Dr. Mistry: 

You know, when we’re talking about cancer treatments with patients, it’s a ton of bricks that land on them the moment that we are, I guess, given the task of diagnosing them with cancer. As we go through our choices for treatment, a lot of them, a lot of our patients kind of default back to this idea that, you know, cancer control it’s either cutting, burning, or poisoning. None of these things sound great because we’re all just trying to treat, right. We’re trying to cure and try to solve a problem. And we’ve been given these different tools and I think a lot of people come when they hear about radiation treatments, they come with a lot of baggage when it comes to understanding what they’re going to experience. Maybe you could give us some background on, you know, historically how did we know that radiation kills cancer and what are some of the big successes in terms of treatment that radiation allows for?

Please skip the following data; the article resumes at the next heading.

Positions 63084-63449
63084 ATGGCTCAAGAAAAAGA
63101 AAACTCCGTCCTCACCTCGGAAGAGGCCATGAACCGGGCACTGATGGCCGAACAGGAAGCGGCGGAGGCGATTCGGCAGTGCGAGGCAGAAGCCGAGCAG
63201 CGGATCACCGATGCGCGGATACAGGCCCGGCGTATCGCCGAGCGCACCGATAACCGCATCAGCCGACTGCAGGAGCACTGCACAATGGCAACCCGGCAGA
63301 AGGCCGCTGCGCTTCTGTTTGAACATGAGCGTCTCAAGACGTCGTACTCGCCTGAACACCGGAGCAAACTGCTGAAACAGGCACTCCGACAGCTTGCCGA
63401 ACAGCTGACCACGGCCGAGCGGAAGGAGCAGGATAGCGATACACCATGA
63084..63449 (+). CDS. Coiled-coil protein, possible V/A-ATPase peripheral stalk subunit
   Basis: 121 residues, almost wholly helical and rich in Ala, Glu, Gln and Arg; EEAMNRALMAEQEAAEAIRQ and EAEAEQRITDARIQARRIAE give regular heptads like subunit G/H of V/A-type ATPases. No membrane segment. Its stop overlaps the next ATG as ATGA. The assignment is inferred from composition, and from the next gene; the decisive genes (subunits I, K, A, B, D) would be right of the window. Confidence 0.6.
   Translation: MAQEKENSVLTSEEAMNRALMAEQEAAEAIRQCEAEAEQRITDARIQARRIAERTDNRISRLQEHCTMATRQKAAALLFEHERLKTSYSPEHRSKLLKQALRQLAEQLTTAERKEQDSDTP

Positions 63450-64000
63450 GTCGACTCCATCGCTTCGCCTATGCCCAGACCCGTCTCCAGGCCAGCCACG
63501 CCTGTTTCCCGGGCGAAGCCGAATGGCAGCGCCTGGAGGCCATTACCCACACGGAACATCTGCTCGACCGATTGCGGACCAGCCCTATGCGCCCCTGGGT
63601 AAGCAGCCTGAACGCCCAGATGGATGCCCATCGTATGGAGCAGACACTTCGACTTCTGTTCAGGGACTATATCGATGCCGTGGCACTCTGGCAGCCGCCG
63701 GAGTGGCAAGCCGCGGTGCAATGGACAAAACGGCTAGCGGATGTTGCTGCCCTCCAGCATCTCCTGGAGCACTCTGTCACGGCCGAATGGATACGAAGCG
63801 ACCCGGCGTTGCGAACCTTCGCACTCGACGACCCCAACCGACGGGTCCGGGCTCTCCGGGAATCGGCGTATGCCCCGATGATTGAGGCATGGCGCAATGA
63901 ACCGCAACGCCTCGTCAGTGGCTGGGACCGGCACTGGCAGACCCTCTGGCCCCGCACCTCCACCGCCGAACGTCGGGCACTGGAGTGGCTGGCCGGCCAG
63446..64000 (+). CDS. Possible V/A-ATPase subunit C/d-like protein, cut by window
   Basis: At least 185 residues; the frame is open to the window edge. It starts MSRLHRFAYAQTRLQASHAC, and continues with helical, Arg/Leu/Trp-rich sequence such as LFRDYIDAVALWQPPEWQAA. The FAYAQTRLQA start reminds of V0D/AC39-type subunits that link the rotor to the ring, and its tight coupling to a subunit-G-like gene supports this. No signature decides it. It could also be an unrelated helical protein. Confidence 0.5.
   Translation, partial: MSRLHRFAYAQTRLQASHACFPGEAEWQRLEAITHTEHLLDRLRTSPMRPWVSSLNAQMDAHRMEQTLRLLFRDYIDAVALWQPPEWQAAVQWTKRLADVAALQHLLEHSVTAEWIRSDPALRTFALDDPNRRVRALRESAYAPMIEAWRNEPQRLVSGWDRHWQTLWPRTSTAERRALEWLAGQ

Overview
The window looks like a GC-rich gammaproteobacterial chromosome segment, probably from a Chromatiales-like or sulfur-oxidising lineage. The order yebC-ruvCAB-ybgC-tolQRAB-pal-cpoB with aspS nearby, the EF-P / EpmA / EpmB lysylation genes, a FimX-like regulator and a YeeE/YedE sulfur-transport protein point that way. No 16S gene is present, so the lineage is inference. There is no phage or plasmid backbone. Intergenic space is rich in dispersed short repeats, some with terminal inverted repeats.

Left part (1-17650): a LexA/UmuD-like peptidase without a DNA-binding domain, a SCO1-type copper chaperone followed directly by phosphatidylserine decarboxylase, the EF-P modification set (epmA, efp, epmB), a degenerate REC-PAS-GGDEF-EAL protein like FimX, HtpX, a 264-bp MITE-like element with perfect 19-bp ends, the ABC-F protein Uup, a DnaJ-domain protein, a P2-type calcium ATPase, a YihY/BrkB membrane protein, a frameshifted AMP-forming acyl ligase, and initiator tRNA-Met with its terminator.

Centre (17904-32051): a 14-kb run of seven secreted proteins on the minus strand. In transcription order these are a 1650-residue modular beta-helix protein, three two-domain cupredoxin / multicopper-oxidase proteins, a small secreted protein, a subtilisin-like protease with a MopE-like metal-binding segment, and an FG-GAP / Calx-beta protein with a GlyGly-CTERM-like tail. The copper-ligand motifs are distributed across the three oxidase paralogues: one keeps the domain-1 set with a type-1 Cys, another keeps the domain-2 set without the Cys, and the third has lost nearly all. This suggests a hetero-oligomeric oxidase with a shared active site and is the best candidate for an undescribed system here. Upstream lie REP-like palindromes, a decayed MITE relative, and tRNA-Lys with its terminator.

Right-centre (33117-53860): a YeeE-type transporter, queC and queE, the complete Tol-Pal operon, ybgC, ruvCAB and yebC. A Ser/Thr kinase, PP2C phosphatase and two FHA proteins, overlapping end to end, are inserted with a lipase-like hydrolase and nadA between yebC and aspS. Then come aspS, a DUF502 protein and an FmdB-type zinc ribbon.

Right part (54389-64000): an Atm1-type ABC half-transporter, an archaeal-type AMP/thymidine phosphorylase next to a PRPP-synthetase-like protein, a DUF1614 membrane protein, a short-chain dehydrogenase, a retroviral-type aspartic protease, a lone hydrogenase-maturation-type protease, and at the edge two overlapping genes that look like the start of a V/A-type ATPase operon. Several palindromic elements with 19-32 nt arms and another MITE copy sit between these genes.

: